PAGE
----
David and Rhonda are joined in today’s podcast by Dr. Taylor Chesney, a former student of David’s who is now the head of the Feeling Good Institute of New York City. She is a prominent TEAM-CBT therapist and trainer, and specializes in the treatment of children and teenagers.
Taylor kindly agreed to do some live work today on her panic and despair because of the impact of the pandemic on her family. Her situation is especially challenging and poignant because her husband, Gregg, is a highly esteemed Emergency Room / Intensive Care physician in New York, and he is constantly working to save the lives of Covid-19 victims. Ten days ago he moved to a separate apartment several blocks away so he will not put his wife and children in harm’s way in case he contracts the Covid-19 virus.
But will he, himself, be struck down by this vicious virus? He told Taylor that he recently had to intubate several of his colleagues, which is horrifying. Taylor fears that she may lose her beloved husband, and that her three children may have to grow up without a father. She also feels overwhelmed because she’s supporting many people now.
David begins with a brief overview of the cognitive model, including several key points:
- All negative feelings result from thoughts, and not from what’s actually happening. So even in a crisis that is as real and devastating as the Covid-19 pandemic, all of our emotions will still result from the way we think about it. Remember the teachings of Epictetus 2,000 years ago, when he wrote: “People are disturbed, not by things, but by the views we take of them.”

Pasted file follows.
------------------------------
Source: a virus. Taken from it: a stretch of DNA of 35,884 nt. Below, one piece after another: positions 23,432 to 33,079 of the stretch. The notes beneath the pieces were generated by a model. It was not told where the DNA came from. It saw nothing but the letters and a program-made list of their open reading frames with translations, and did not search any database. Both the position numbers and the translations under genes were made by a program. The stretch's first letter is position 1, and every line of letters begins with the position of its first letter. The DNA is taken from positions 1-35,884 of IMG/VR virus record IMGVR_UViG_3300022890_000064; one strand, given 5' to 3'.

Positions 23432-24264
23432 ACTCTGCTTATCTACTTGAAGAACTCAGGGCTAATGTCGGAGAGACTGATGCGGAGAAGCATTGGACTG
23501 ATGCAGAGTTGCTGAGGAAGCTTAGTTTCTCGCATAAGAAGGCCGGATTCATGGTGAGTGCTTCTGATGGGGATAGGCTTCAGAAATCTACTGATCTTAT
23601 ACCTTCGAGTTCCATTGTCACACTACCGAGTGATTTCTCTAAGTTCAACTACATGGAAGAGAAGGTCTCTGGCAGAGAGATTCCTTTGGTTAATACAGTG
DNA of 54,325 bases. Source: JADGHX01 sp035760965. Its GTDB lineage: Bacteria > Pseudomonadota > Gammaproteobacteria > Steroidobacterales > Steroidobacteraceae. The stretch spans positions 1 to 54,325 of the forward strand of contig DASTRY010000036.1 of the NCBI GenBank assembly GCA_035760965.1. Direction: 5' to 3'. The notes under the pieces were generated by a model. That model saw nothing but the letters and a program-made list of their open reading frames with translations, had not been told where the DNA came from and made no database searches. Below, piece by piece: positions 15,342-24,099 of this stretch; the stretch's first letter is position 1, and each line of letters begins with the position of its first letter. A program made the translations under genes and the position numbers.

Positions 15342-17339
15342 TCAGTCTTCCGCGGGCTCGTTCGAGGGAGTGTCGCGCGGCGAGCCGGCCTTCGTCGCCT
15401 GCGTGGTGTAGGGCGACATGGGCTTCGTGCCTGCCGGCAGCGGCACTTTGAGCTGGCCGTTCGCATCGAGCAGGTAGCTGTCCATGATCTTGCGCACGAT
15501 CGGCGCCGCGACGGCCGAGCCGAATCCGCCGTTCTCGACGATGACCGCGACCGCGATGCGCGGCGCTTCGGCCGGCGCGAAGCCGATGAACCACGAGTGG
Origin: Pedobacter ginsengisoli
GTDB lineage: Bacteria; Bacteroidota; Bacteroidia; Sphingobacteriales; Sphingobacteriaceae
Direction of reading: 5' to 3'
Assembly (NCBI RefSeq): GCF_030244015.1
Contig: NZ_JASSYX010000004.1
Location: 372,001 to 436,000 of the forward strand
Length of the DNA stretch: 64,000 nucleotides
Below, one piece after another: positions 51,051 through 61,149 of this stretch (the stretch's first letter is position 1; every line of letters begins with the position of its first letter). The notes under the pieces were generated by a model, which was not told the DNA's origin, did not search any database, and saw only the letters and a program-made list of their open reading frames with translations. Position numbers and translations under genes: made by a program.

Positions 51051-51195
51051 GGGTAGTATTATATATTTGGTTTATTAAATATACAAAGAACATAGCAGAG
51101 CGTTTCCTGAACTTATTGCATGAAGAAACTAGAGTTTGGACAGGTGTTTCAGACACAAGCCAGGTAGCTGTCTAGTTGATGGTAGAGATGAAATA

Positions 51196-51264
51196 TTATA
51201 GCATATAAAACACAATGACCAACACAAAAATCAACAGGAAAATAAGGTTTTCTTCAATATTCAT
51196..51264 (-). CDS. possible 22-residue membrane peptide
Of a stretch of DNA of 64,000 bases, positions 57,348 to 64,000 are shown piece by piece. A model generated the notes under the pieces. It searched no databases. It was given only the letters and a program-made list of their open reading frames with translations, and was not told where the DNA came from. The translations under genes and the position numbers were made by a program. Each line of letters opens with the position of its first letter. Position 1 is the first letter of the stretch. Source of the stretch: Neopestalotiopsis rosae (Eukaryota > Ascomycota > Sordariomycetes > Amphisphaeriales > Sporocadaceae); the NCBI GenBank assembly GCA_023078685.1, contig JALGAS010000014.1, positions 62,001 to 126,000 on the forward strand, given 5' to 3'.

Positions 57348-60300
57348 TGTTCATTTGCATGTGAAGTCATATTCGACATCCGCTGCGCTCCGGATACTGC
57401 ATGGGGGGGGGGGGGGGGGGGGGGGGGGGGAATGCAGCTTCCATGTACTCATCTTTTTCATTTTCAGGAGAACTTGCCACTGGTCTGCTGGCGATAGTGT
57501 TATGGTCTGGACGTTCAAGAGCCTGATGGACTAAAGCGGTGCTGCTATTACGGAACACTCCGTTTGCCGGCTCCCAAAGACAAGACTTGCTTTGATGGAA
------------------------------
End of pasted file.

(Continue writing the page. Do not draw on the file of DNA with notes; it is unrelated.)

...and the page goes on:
This is potentially empowering, because we usually cannot change the fact—the pandemic is real and we are powerless to make it disappear—but we may be able to change our perceptions (eg thoughts, or “cognitions”) about what’s happening.
There’s a healthy and an unhealthy version of every kind of negative feeling. For example, healthy fear is not the same as unhealthy anxiety; healthy sadness and grief are not the same as clinical depression; healthy remorse is not the same as neurotic guilt. And so forth. Our goal is not teaching you how to be happy all the time no matter what—that would be absurd—but simply to reduce or eliminate unhealthy negative feelings.
- Healthy negative feelings result from valid negative thoughts, and do not have to be “treated.” Unhealthy negative feelings, in contrast, result from negative thoughts that are distorted and illogical. David reminds us that even in a crisis, depression and anxiety are still the world’s oldest cons, and that you CAN change the way you feel.